Now Reading: The Beauty of The Day of The Dead: A Look At Its Origins and Importance


The Beauty of The Day of The Dead: A Look At Its Origins and Importance

October 29, 20173 min read

As Halloween approaches, The Day of The Dead gets increasingly closer. With November on the horizon, hand-crafted flowers, paper chains, and the characteristic altar will start to be made.


Mexican culture is a mix of indigenous, European, and African traditions. Just like its people, this beautiful celebration originated from a collision between native people’s beliefs and the dominant European Christianity (which remains influential with Mexico having the second largest Catholic population in the world, trailing just behind Brazil).

Mictlantecihuatl, Aztec Goddess Courtesy of Jupiter Images

The Day of the Dead dates back to 800 B.C and has been alive for almost 300 years. The Aztecs used to have a celebration dedicated to the Goddess Mictecacihuatl, “the Lady of the Death” (now called La Catrina). She was the queen of Mictlan: one of the 9 levels of the Aztec’s underworld where she had the duty to take care of the bones of the death. After the Spaniards invaded Mexico in 1521, they immediately started bringing men of religious orders to “evangelize” native people and catalyzed the mixing of native and European traditions.The Catholic celebration Spaniards brought to Mexico to remember the dead was “The Day of All Saints,” which dates back to 827-844 A.C.

The Aztec tradition inspired many of the elements that are present on the representative altar, including food and water, which were believed to help one ascend to the Aztec heaven (“Tlalocan”).


The Day of The Dead is a tradition celebrated every November 2 as a way to remember the loved ones who have passed away. It’s a bittersweet celebration that reminds us how short life can be, uniting us to enjoy each and every day.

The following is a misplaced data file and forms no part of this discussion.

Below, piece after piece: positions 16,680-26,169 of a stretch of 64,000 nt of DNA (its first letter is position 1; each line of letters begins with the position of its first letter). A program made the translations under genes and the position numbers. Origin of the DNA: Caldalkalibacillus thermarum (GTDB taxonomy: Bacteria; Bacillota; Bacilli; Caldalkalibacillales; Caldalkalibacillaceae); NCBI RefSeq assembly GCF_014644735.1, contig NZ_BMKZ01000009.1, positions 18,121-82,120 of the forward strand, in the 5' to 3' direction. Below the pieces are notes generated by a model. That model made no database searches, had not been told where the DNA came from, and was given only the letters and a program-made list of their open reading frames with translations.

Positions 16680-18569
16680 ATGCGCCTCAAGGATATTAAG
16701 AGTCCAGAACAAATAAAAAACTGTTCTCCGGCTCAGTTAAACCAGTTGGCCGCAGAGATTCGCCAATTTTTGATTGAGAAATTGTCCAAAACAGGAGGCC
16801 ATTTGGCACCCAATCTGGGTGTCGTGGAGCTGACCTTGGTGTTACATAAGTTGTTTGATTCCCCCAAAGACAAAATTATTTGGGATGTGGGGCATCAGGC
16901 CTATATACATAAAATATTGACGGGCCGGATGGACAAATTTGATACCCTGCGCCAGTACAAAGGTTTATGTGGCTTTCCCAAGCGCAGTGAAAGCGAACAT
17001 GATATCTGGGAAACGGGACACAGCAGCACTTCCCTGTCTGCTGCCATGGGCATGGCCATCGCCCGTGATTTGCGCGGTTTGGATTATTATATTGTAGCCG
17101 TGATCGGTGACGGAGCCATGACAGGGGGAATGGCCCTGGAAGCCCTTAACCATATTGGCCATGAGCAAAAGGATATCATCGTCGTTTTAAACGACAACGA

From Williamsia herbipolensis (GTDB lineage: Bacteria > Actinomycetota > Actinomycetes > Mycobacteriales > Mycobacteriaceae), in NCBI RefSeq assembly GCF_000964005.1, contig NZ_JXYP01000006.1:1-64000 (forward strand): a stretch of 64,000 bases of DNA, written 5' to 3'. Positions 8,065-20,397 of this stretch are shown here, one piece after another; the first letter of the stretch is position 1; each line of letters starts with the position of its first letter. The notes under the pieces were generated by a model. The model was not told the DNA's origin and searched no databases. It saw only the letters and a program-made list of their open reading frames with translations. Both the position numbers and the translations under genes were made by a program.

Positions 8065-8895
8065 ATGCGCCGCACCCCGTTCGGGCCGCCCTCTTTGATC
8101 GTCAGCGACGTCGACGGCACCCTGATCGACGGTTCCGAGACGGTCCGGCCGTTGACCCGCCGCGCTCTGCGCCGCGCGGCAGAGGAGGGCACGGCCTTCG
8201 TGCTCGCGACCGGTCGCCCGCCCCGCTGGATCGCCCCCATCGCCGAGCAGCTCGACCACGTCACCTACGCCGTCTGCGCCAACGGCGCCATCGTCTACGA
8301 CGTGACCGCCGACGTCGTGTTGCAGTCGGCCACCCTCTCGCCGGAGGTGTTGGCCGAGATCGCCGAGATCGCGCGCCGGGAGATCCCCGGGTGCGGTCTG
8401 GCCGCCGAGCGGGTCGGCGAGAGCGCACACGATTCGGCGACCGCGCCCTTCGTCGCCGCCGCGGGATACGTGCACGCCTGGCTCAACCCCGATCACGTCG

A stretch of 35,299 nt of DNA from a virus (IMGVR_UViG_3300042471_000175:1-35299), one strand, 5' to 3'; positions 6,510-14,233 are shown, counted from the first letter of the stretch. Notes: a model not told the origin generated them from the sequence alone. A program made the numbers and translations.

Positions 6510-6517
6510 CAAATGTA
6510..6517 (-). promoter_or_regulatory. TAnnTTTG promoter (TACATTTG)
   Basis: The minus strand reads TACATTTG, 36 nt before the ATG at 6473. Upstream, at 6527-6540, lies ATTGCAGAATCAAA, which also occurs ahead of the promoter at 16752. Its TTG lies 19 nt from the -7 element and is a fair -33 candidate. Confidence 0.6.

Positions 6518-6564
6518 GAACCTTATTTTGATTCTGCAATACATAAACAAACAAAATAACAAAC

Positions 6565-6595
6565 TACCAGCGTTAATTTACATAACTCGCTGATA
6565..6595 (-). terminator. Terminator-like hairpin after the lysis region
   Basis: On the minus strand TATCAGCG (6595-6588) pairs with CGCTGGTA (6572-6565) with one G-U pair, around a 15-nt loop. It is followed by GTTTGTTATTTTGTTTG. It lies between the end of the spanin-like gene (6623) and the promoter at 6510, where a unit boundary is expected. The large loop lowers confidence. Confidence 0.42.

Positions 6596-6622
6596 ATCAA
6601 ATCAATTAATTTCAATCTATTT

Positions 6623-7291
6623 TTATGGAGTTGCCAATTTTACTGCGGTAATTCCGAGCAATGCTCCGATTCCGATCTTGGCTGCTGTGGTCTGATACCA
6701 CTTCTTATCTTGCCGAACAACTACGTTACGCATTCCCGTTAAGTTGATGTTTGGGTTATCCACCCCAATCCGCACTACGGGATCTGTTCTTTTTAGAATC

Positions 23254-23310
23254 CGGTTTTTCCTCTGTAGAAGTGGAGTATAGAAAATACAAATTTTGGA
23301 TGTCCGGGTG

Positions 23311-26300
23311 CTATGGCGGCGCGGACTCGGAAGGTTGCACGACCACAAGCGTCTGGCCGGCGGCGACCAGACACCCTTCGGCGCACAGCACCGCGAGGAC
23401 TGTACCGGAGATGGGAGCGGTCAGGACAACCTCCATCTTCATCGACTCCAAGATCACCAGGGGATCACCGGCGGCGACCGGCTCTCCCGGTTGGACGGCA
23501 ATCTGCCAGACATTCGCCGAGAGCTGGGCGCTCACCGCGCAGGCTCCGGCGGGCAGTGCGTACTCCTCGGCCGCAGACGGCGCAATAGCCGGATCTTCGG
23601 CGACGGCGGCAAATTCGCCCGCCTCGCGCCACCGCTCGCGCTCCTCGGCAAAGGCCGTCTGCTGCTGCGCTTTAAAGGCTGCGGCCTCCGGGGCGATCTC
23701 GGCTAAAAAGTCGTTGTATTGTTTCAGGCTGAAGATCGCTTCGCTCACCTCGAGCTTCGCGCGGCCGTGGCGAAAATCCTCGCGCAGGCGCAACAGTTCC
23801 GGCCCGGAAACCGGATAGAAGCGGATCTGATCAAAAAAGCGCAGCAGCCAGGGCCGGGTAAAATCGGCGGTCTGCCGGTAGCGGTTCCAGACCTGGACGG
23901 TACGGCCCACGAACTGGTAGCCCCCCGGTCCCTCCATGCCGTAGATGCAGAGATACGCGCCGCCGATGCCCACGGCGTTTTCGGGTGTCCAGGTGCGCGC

Usually, to remember the person who has passed away, an altar is made and decorated with pictures of the loved one. Schools, houses, and even workplaces all build altars; there are even competitions to see who can make the best altar with the most accurate elements. There is also an opportunity to show writing abilities with the well-known “calaveritas”: satiric rhymes about death that frequently mention La Catrina.

Photo by Ivan Diaz on

The Day of The Dead is a celebration that represents the beauty of Mexican culture. Sadly, though, many people seldom see its deeper, cultural meaning, disregarding it as a competition of pretty altars and silly poetry. They often never experience how fascinating Mexican culture can be.

It seems that maybe us Mexicans are letting go of our own traditions and are opening the door to foreign ones. It’s time for my fellow Mexicans (and also everyone else, as well) to know and understand the rich history of this iconic day.

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Brianda Flores

Mexican highschool student, 17 years old.